Of course, we’re of a couple of minds about these segregated lists.  Well, not really.  It’s just a nuanced stand.  We hate the need for these separate lists and we wish that people would be included on the regular lists of “best of” because many *belong* there.  However, society isn’t there yet, so these lists are a way for people to broaden their horizons so that they can come into contact with amazing authors they wouldn’t normally read.  Being on one of these segregated lists should in no way preclude someone from going on the more general lists of “best of” and we should think really hard when we make a general “best of” list about composition to make sure we’re not running into implicit biases.  A standard procedure is to think about the best POC or female etc. author not on the general list and to compare him or her to the worst person on the general list (iterating to the next underrepresented person etc.).  More often than should be the case, that person really belongs on the general list too and was not included because of subconscious biases.  Eventually, thinking about people from underrepresented groups while making the list rather than after the list is made becomes more automatic.

One place where there are plenty of authors of color is the banned books list.  Boo.

Got anyone else we should read?  Spend your tax refund on books!  Or save it and use your library.

Two funny quotations from a book about books

These are from One for the Books by Joe Queenan.

page 3:

A friend once told me that the real message Bram Stoker sought to convey in Dracula is that a human being needs to live hundreds and hundreds of years to get all his reading done; that Count Dracula, misunderstood bookworm, was draining blood from the porcelain-like necks of ten thousand hapless virgins not because he was the apotheosis of evil but because it was the only way he could live long enough to polish off his reading list.  But I have no way of knowing if this is true, as I have not yet found time in my life to read Dracula.

And page 212, something the author’s daughter said: “If you don’t want to own books, it means you are an asshole.”

The book is pretty funny, although the author’s taste in books leans heavily towards male writers.  I will probably re-read this book.

Stay tuned tomorrow for even more about books!

 

in the meantime, do you have any quotes about books or reading?  Have you read anything funny lately?  Share in the comments!

Renting out our house is a PITA

We’re in a seller’s market right now, so the realtor says he could sell our house in a month, which is probably true.  But then when we came back in a year we’d have to *buy* a house and I seriously doubt it will be a buyers market at that point.   So yes, we could take this opportunity to downsize and to move into a better elementary district, but all the time spent buying and selling and buying (or renting and buying) sounds like a nightmare to me.  So we’re just going to try to rent out the house.

The real estate agent thinks we can get $2,800/mo for our house but I seriously doubt that’s the case.  The comps he was showing are in better elementary school zones and the houses probably aren’t falling apart quite to the extent that ours currently is.  They have nicer lawns too. And it’s unlikely they’re one year rentals, which is always bad for people who want, you know, longer than a year.  Also we’re not supposed to rent to students, though we’re fairly sure someone on our block is now doing just that (6 cars in front is generally a hint).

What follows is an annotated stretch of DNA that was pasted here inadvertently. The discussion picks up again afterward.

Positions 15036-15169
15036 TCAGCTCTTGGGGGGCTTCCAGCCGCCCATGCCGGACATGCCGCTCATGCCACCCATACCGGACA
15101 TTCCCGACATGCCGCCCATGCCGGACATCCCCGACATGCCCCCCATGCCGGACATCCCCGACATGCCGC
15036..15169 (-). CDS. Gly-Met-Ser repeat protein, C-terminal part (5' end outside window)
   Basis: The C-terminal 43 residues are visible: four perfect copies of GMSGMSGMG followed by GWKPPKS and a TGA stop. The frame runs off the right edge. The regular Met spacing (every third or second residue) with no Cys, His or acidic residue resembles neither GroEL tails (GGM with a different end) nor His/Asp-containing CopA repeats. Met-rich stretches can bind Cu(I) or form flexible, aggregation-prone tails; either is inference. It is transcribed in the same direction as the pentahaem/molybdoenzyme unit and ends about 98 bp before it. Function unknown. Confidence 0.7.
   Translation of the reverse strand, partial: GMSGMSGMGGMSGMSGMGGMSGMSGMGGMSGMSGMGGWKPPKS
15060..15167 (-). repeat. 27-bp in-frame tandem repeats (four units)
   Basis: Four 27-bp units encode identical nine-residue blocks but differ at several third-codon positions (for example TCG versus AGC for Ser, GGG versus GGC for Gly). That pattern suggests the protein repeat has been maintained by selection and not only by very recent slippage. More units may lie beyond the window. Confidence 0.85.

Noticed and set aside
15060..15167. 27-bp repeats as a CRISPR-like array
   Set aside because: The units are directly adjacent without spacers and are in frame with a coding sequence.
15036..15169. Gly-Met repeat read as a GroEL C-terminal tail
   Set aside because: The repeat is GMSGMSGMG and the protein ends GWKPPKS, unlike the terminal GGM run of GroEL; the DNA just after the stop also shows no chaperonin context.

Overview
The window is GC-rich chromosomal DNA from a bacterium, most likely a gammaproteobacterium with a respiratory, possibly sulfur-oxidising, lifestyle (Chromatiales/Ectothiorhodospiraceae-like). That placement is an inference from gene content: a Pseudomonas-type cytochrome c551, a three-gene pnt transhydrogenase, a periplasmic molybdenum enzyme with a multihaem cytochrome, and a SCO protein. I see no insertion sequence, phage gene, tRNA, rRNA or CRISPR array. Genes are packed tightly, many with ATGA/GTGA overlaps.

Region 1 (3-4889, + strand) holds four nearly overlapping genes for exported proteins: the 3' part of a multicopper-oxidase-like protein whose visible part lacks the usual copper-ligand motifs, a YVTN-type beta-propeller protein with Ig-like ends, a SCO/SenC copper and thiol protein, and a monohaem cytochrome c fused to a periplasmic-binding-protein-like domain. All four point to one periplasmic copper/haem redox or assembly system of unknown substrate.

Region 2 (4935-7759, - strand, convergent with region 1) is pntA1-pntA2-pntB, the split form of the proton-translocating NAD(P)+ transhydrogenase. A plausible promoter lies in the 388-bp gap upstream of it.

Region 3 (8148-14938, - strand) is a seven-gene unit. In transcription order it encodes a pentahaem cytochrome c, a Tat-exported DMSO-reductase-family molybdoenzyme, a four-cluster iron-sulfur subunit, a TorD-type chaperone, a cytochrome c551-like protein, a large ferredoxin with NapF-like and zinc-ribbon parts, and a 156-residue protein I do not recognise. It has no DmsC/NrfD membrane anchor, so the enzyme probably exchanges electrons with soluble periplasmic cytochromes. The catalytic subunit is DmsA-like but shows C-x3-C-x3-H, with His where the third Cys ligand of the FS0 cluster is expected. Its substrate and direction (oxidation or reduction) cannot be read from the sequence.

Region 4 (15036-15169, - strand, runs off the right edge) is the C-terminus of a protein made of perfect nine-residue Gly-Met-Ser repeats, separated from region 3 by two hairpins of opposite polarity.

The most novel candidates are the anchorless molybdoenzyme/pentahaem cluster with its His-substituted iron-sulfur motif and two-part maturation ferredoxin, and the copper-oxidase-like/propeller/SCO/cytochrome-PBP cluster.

Covering our costs if we put things in storage will be $2,200 + management fees.  Of course, about $1000 of our mortgage goes to principal these days so really we’d be covering costs with more like $1,200 + management fees.

Craigslist is no help on pricing because nobody with a house as nice as ours posts on Craigslist in our town, so Craigslist rentals tend to top out at $1650 or occasionally $2000 for houses that have the same number of bedrooms as ours but are more in the 2000 sq ft range vs 3000.  Houses like ours are all listed via MLS.

Fortunately, so long as we keep under $5K/mo in Paradise City, we don’t need to actually rent out the house at all and could even hire someone to house-sit for us.  So we’re not desperate for rentals to go through.  But still, I’d rather ask $2,200 and have the house get rented than ask $2,800 and have to keep in on the market until September or forever.

We are listed on sabbatical homes and on the university housing available webpage, but no pictures yet (other than an old one of the outside) because our house is a mess and we haven’t had a chance to take pictures.  Nobody has contacted us to ask any questions.

I’m tempted just to wait until the summer and we’ve figured out where we’re going in Paradise City.  Then ship what we’re going to ship and store what we’re going to store, and then list the place.  I suppose in the worst case scenario, the management company can keep it furnished and then rent it out for huge amounts of money on gameday weekends.

On top of that, DH or I are traveling all month and we’re only seeing each other a few days.  And I’m behind on a ton of work.  So in reality, nothing is going to happen until May because nothing can happen until May.  I suppose that will save us money and aggravation on trying to keep the house “show-ready” which is nearly impossible with a 2 year old in residence, even if we do hire a regular house cleaner.  (We couldn’t even keep the house clean for the most recent in-laws visit!)

Have you ever tried to rent out a home?  Any tips for short term rentals?

Link love goes to 11

First, a brief illustration of what happens when your dog learns to text.

this is fascinating:

also this is amazing if I ever have REALLY long hair again (I would totally rock this):

Have you tried… excessive sleeping?  I did, and it changed my life!

I just read two light and imperfect but fun romances (that were cheap!)

Sometimes you just gotta enjoy your cold.
This is a jar full of major characters, not to be confused with binders full of women.

Even more about goddamned cakes (or no cakes, as the case may be).

I want to read this.
I don’t know dick about minecraft, but there’s a blog about it: http://minemum.com/minecraft-parent-problems

This is chilling (today’s f*ck the police)

And now, this: